Co-Director of the program “Initiative for Rethinking Economy” (IRE) at the Charles Leopold Mayer Foundation, which supports the Internatial Commons Conference. Sociologist and historian by training, Wojtek Kalinowski holds degrees from the University of Uppsala in Sweden, the University of Paris IV-Sorbonne and Ecole des Hautes Etudes en Sciences Sociales (EHESS). Previously, he has been working as journalist and web editor at the French monthly “Alternatives Economiques” and, before that, as deputy general at the French think tank “La République des Idées”, where he was chief editor of the international review “La Vie des Idées”. His main interests concern the renewal of Welfare State models and the future of European social model, as well as innovation within field of social and solidarity bases economy.
Nicolas Krausz, 38 years old, French nationality. After having studied philosophy, I worked in publishing, in particular on books dealing with inter-religious dialogue. I then worked for 5 years in the French political sphere, mainly at the National Assembly (Congress) in Paris. Then I was for 3 years director of an international NGO, the World Mountain People Association (WMPA). Between 2007 and 2011, I have been a parliamentary assistant for a member of parliament based in south-western France. Since May 2011, I have been working in Lausanne (Switzerland) as FPH programme manager in charge of the Rio+20 related activities (Transition and Commons oriented) and the FPH programmes on “Ethics and responsibility” and “Interreligious Dialogue.”
Hervé Le Crosnier is Assistant professor at the University of Caen, where he teaches internet technology and cyberculture. As a delegate in the CNRS institut for communication, his research is about the impact of internet on society and culture, and about knowledge commons. He was ten years a librarian and the creator of the French discussion list BIBLIO-FR. He is now multimedia editor with C&F éditions (http://cfeditions.com).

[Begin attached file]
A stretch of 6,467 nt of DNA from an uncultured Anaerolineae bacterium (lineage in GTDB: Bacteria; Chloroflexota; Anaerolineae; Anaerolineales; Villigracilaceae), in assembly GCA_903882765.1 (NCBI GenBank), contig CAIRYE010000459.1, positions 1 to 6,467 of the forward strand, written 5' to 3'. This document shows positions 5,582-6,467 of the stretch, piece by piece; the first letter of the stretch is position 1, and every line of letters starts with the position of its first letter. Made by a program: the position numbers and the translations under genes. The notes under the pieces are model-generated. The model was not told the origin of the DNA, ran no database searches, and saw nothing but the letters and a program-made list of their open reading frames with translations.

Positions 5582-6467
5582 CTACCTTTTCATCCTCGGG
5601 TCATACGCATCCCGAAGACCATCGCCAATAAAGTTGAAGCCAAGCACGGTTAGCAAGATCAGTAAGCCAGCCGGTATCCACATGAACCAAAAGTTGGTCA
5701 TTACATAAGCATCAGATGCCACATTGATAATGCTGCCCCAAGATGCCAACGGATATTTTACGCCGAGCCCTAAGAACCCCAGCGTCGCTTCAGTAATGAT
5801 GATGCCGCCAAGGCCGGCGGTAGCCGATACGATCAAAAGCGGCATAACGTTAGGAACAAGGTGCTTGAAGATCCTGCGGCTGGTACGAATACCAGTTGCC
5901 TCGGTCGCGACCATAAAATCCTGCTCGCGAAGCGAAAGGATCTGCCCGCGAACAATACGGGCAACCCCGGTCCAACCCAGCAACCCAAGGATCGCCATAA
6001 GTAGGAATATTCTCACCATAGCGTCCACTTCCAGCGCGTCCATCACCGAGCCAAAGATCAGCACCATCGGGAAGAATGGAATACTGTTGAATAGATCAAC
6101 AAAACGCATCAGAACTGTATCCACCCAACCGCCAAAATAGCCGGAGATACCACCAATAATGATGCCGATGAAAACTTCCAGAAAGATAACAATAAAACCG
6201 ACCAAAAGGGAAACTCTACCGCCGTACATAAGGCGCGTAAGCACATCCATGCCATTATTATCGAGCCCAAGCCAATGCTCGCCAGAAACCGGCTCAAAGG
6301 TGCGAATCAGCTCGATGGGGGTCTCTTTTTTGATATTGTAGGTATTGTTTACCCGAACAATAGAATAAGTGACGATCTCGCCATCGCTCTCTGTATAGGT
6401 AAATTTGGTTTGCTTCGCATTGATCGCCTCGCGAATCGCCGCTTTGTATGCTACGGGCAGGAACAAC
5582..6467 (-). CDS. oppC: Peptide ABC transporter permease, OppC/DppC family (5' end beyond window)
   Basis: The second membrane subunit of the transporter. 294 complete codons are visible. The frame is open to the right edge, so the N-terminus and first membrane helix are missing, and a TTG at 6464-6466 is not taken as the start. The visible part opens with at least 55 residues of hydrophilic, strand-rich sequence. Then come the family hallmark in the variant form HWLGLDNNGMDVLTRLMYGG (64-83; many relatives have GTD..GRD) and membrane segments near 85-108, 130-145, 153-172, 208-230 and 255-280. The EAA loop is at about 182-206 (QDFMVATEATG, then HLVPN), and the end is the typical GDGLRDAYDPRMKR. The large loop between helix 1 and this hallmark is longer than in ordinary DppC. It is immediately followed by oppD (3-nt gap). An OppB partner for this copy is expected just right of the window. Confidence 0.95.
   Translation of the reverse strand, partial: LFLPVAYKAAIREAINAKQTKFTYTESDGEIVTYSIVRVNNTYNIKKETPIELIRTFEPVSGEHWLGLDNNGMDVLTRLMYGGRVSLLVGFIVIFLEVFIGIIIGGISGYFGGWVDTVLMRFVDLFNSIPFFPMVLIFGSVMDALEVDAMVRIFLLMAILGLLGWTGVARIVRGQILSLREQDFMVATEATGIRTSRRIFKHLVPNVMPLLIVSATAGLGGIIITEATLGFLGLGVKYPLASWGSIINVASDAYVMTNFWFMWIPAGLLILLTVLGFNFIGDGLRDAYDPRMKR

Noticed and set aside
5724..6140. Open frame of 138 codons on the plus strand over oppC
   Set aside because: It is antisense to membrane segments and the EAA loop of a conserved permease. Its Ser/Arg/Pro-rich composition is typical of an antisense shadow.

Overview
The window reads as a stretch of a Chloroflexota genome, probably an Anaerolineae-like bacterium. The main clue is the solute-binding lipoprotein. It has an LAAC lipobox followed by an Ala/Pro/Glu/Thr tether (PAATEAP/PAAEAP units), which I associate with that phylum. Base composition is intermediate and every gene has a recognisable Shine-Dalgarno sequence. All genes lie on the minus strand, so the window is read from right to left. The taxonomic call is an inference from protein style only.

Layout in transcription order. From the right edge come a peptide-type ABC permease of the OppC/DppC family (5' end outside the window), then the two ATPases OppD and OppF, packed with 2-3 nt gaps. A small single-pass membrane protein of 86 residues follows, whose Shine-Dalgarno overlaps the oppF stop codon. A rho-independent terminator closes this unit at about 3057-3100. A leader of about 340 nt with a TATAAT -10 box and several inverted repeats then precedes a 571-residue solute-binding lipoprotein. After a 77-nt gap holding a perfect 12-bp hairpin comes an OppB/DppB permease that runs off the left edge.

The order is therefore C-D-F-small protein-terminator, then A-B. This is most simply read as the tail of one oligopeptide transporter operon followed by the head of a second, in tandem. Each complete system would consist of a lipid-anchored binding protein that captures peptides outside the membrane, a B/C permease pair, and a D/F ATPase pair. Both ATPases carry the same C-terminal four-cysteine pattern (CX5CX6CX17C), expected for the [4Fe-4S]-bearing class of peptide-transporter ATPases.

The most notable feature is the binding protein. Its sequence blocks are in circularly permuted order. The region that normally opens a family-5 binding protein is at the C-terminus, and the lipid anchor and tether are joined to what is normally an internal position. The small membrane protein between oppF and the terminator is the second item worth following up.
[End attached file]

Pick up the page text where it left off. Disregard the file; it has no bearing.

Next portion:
Larry Lohmann has been involved since 1985 in activist networks working on enclosure, the emergence of new commons and on commodification and decommodification in Asia, Europe and Latin America. He is the author of Mercados de Carbono: Neoliberalizacion del Clima (2012); Energy Security: For Whom? For What? (2012) (with Nicholas Hildyard and Sarah Sexton); Carbon Trading: A Critical Conversation on Climate, Privatization and Power (2006); Pulping the South: Industrial Tree Plantations in the Global Paper Economy (1996) (with Ricardo Carrere) and Whose Common Future? Reclaiming the Commons (1992) (with Simon Fairlie, Nicholas Hildyard and Sarah Sexton). He works at The Corner House, a UK-based solidarity and research organization (www.thecornerhouse.org.uk).